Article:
Jason Adkins, director of operations at Manes Machine & Engineering, Fort Collins, Colorado, says the company purchased CGTech’s Vericut software in 2007, shortly after the installation and subsequent crash of a new Mazak Vortex high-speed, gantry-style machining center.
“Within the first couple of months, we ended up wrecking the spindle. It cost around $95,000 to replace,” Adkins says. “If you consider the return on investment (ROI) for software that prevents you from crashing a very expensive machine tool and incurring all the subsequent repair time and lost productivity, it’s pretty easy to justify.”
Vericut, a sound investment nearly a decade ago, has become a far more important and valued tool to the precision milling shop. With the majority of Manes Machine’s work focused on 5-axis machining of complex aerospace components, toolpath simulation is an indispensable piece of the manufacturing process, and one for program verification on nearly all of the company’s 28 machining centers.
As long as it flies
It didn’t happen overnight, however. Manes Machine opened in 1983, in Ontario, California. Founders Alan Manes and Bruce Page eventually found the Southern California business climate too stifling, and in 1993 moved the business to Fort Collins. In 2002, Page assumed ownership of Manes Machine, and today the leading supplier to United Technologies, Boeing, Lockheed, and other Tier 1 aerospace manufacturers employs 91 people at a 65,000ft2 facility.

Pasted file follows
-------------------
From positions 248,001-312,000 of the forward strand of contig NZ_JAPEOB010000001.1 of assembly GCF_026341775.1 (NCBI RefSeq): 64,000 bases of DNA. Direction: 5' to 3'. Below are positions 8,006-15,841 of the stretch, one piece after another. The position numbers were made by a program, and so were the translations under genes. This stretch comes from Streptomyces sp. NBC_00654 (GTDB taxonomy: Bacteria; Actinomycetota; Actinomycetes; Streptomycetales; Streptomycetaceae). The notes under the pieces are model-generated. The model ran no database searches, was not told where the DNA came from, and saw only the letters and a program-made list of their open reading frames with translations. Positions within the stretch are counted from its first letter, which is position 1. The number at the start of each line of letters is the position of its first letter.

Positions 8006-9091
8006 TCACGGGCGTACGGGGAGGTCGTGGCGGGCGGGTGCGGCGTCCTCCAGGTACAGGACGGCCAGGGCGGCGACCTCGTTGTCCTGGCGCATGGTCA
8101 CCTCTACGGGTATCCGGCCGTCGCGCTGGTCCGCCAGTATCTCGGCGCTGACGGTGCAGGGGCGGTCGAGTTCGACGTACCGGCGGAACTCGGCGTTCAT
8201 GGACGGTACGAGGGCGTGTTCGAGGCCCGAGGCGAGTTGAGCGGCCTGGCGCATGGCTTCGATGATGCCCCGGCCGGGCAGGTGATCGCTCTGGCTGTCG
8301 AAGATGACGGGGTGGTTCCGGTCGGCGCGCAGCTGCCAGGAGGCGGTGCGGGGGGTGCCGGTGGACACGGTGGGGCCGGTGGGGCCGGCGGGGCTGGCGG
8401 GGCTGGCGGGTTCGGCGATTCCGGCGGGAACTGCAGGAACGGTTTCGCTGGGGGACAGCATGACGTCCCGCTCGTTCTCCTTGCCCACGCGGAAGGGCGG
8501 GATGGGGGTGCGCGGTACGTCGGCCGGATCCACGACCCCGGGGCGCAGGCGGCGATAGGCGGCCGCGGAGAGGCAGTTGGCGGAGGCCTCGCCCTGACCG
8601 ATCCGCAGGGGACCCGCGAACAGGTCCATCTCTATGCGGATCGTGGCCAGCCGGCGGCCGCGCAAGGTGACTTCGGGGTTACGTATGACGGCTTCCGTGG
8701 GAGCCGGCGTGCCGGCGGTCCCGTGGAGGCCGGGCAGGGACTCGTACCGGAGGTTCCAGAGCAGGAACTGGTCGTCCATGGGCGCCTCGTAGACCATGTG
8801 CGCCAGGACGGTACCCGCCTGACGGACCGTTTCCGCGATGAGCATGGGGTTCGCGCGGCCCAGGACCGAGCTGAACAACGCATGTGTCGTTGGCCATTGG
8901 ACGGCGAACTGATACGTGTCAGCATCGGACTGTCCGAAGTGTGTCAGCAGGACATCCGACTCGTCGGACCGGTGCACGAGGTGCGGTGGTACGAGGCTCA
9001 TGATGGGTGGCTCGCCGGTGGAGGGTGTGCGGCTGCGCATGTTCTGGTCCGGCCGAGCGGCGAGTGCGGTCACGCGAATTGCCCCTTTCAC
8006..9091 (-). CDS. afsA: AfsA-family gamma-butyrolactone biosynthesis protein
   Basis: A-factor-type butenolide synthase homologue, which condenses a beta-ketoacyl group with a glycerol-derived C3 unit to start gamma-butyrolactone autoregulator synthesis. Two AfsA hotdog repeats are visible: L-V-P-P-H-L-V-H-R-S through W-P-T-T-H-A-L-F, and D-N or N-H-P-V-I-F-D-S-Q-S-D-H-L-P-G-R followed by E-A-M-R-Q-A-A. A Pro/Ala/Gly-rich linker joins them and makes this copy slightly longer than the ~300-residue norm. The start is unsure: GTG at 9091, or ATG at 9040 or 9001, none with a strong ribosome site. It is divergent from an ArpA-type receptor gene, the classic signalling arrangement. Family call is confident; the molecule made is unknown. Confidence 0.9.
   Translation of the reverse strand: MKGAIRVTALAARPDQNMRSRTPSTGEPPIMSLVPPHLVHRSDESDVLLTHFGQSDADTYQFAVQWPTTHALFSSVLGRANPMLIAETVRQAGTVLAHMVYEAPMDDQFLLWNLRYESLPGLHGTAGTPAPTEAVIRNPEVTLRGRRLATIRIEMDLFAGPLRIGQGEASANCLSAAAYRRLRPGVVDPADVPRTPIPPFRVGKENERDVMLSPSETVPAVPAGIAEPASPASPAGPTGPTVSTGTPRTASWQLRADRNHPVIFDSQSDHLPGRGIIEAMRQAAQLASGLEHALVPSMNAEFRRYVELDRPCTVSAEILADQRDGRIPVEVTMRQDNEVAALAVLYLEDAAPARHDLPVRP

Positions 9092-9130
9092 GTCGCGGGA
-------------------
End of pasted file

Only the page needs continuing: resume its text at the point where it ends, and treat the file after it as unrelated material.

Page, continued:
“We do just about everything, as long as it’s milling work and is aerospace-related,” Adkins says. “Wing spars, seat tracks, heat shields, door panels, the list goes on. Our shop has machining capacity to roughly 160", but we classify the work by three different revenue streams: parts that fit into 0" to 30", 30" to 60", and 60" to 160" envelopes. We have the shop organized into three separate manufacturing areas accordingly.”
The equipment list supporting these areas includes a pair of 50hp 3-spindle Cincinnati gantry milling machines, a pair of Mazak Vortex 1400/160-II vertical machining centers (VMCs) with enough travel to mill the chassis of a mid-size sedan, a five machine cell of Mazak Variaxis i-800 VMCs, and a Mazak HCN 8800-II with 2-ton load capacity. There’s little the Manes team can’t handle.
“The industry has changed substantially in recent years,” Adkins explains. “Mechanical assembly is one of the fastest growing parts of our business. As the aerospace industry continues to streamline operations, they’re not really looking for shops to just deliver machined components. They want a completed assembly, ready to install on an aircraft. The more you can accommodate those demands, the greater the opportunities.”